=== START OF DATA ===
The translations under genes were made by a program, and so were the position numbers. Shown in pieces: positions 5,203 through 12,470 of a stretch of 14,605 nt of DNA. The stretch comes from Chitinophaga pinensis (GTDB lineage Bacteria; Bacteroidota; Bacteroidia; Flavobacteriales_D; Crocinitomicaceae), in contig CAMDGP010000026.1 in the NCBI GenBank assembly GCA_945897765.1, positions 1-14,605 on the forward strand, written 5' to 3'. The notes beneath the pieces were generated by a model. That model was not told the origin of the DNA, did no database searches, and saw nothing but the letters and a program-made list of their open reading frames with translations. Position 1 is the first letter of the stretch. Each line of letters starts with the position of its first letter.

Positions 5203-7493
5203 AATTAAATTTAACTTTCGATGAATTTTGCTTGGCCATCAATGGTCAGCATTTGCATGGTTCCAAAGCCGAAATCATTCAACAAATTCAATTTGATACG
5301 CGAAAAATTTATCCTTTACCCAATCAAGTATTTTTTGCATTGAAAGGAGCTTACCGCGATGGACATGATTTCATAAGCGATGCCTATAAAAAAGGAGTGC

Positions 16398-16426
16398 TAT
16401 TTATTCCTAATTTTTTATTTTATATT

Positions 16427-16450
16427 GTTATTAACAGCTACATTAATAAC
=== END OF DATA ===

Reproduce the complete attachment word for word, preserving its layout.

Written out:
The translations under genes were made by a program, and so were the position numbers. Shown in pieces: positions 5,203 through 12,470 of a stretch of 14,605 nt of DNA. The stretch comes from Chitinophaga pinensis (GTDB lineage Bacteria; Bacteroidota; Bacteroidia; Flavobacteriales_D; Crocinitomicaceae), in contig CAMDGP010000026.1 in the NCBI GenBank assembly GCA_945897765.1, positions 1-14,605 on the forward strand, written 5' to 3'. The notes beneath the pieces were generated by a model. That model was not told the origin of the DNA, did no database searches, and saw nothing but the letters and a program-made list of their open reading frames with translations. Position 1 is the first letter of the stretch. Each line of letters starts with the position of its first letter.

Positions 5203-7493
5203 AATTAAATTTAACTTTCGATGAATTTTGCTTGGCCATCAATGGTCAGCATTTGCATGGTTCCAAAGCCGAAATCATTCAACAAATTCAATTTGATACG
5301 CGAAAAATTTATCCTTTACCCAATCAAGTATTTTTTGCATTGAAAGGAGCTTACCGCGATGGACATGATTTCATAAGCGATGCCTATAAAAAAGGAGTGC

Positions 16398-16426
16398 TAT
16401 TTATTCCTAATTTTTTATTTTATATT

Positions 16427-16450
16427 GTTATTAACAGCTACATTAATAAC